Imagined superiority of Islam speaks loudly from all our narratives, and more foolishly from TV channels parading themselves as purveyors of Islam. We are yet to realize that it is one thing to have faith in a particular religion, find spiritual satisfaction in its doctrine and rituals, and quite another to demand privilege over others for it in public domain. We feel no qualms in exhibiting two sets of standards for acceptability of mythological stuff. We take pride in Islamic mythology but hasten to trash others’ dubbing it nothing but fanciful and fantastic. As could be seen, all religions have certain metaphysical element which needs to be confined strictly to the matter of faith and accepted by the faithful without much interrogation and the rule should be applicable across the faiths. But when it comes to social application, the people are required to be guided by the practicalities rather than mythology. Remember we too were urging the protagonists of demolition of Babri Masjid to go by historical facts rather than mythology and sentiments.
But our double standards are no more manifest than in matters of our claims and the reality with regard to gender equality and justice in the Muslim world. The ordinary cleric never tires of waxing eloquent in matters of women’s rights in Islam. Even while he puts the Muslim men and women on equal pedestal, Muslim women approaching the ‘sharia courts’ (a better term would be ‘sharia panchayats’) for khulaa are regularly told that husband’s consent is a prerequisite for khulaa to be effective. {Ref: Abdullah Khalid Mazahari, ‘Khulaa mein bhi Shauhar ki razamandi zuroori hai, Naqeeb Weekly, (mouthpiece of Imarat e Shariia, Bihar) April 21, 2014, vol. 62. No. 52}. Coming as it does from an institution dedicated to the interpretation of sharia, one wonders as to what happens to our claims of women’s right to dissolve a broken-down marriage being akin to the right to divorce by a husband.
Then there is a series of curtailment of women’s rights in today’s society which were normally accessible to them in the early Islamic society. For instance, women used to lead prayers {Sunan Abu Dawood records that Umme Waraqah was appointed an imam by the Holy Prophet. Nafeesah bint al-Hasan led Imam Shafii’s funeral prayer (Ref: Jawaz imamat al-mar’ah al-rijal, Dar al-Fikr al-Islami, Cairo, 2005)}. There were no barriers on women’s education and employment. Women participated in civil and political matters and also served in frontlines during wars which was a huge step forward going by the fact that even today the armies of modern Western nations restrict women’s participation in combat. Women teachers taught males. Renowned scholar Ibne Asakir is reported to have learned Hadith from some 80 women {Ref. Ahmed al-Souaiaia quotes from Tabaqat al Shafiyyah (Beirut 1407 AH) in his book Contesting Justice, State University of New York Press, 2008}. Contrary to women not being allowed to pray inside the mosques today, women during the early periods not merely prayed but even raised their voice questioning the caliphs. Women were appointed market inspectors by Hazrat Umar, (may Allah be pleased with him) in Makkah and Madinah.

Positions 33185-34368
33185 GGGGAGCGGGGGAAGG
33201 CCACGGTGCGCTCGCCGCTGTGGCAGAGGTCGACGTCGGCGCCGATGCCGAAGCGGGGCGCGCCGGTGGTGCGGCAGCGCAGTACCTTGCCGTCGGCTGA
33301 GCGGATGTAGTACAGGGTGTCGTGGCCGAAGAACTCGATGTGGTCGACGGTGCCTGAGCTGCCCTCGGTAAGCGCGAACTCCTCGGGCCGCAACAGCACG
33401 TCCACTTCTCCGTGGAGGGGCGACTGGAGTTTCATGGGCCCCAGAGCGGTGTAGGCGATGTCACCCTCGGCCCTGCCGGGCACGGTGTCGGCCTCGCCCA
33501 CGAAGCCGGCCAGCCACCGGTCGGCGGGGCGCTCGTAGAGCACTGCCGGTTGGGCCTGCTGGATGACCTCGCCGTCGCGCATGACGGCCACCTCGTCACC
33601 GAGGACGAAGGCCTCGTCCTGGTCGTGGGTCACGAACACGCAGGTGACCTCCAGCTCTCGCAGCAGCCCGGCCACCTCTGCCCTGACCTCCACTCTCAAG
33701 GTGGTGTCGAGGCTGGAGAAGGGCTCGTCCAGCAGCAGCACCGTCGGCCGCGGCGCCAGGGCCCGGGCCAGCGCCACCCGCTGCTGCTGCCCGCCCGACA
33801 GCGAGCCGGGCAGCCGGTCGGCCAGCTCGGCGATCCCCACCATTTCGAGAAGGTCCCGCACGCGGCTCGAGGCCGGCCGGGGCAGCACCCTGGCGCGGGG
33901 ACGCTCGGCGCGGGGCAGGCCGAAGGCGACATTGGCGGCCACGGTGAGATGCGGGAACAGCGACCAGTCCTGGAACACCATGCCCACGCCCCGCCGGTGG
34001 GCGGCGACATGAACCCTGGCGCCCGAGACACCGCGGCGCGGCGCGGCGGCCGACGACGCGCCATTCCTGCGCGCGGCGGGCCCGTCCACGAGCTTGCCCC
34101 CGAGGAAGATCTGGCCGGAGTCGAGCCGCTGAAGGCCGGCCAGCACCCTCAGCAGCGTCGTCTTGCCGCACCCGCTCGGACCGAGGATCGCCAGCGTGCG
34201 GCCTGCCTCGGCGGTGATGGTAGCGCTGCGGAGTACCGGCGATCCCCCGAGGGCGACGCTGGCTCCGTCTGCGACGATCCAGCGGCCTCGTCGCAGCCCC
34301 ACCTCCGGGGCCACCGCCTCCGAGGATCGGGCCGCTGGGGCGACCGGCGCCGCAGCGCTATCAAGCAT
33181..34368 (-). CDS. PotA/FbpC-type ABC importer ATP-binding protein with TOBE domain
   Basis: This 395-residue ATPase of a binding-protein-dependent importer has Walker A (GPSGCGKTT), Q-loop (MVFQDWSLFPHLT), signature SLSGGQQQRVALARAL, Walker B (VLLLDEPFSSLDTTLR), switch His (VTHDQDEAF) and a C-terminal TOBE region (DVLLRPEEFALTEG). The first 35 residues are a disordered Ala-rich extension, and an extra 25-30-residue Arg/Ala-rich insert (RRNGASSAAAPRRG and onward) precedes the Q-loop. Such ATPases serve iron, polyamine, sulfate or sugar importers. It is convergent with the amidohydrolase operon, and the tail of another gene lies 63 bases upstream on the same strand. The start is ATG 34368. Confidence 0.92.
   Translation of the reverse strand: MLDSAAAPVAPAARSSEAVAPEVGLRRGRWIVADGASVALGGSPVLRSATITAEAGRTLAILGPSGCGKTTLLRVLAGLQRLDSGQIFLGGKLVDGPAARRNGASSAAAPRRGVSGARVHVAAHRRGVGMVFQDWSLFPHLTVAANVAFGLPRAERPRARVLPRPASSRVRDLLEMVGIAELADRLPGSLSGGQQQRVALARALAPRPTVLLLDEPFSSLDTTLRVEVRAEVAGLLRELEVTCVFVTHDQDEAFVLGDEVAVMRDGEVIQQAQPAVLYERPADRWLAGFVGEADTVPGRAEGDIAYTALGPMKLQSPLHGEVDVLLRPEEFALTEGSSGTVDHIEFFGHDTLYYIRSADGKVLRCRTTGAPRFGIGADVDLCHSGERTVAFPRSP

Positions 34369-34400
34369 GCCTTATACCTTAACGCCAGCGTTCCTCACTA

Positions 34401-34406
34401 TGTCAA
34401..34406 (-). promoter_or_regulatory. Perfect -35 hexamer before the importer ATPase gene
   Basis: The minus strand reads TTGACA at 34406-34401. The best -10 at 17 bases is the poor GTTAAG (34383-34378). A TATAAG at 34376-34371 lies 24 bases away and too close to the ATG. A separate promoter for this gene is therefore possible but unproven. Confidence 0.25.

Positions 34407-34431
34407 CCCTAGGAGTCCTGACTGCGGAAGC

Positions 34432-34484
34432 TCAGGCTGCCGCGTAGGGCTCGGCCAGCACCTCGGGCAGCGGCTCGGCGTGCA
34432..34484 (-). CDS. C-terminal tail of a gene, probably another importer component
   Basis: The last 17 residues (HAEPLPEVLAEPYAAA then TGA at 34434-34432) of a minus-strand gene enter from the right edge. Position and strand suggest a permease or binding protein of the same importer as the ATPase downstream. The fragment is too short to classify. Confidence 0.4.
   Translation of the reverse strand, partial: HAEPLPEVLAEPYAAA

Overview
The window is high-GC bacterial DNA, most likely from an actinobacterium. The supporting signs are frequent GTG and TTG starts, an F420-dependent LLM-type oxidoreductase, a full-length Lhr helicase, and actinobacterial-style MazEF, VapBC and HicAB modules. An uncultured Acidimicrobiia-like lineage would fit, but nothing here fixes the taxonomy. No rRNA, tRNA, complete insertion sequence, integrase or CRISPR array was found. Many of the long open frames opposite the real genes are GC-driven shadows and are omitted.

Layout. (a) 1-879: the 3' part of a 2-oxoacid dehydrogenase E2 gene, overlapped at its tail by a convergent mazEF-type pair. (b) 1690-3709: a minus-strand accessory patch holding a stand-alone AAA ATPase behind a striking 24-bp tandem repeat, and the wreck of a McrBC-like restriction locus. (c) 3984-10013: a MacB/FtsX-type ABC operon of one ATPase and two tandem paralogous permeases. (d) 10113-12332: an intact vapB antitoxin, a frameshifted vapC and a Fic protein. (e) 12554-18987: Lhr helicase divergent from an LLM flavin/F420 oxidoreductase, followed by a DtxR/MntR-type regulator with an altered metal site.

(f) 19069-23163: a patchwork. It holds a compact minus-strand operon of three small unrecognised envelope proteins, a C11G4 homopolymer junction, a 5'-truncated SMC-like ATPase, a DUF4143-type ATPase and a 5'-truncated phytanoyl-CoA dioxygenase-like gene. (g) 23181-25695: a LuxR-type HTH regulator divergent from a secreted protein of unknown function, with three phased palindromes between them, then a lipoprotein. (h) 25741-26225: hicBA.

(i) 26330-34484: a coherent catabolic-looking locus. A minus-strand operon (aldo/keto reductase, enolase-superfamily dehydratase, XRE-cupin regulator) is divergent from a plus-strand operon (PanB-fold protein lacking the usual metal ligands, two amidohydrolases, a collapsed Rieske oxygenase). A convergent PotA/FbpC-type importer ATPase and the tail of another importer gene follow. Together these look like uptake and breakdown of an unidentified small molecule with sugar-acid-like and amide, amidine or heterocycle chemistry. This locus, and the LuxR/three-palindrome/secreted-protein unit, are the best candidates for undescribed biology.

Suggestion for women not to travel alone and to remain under the guardianship (tawalliyat) of some male (husband, father or son as the case may be) also seem to be merely circumstantial. It seems unwise to expand their ambit over the entire life of women today when mode of travel has changed from individual (horseback, or camelback) in medieval times to social (trains, buses and planes) today and adult and educated women are mature enough to conduct their own affairs without a guardian. There was no bar on women heading the state. Otherwise, the very mention in positive terms of Prophet Sulaiman welcoming Queen Sheba of Yemen in his palace in the Quran would not have been possible. If women were to be barred from heading the State, welcoming Women heads of State too would not have found favour.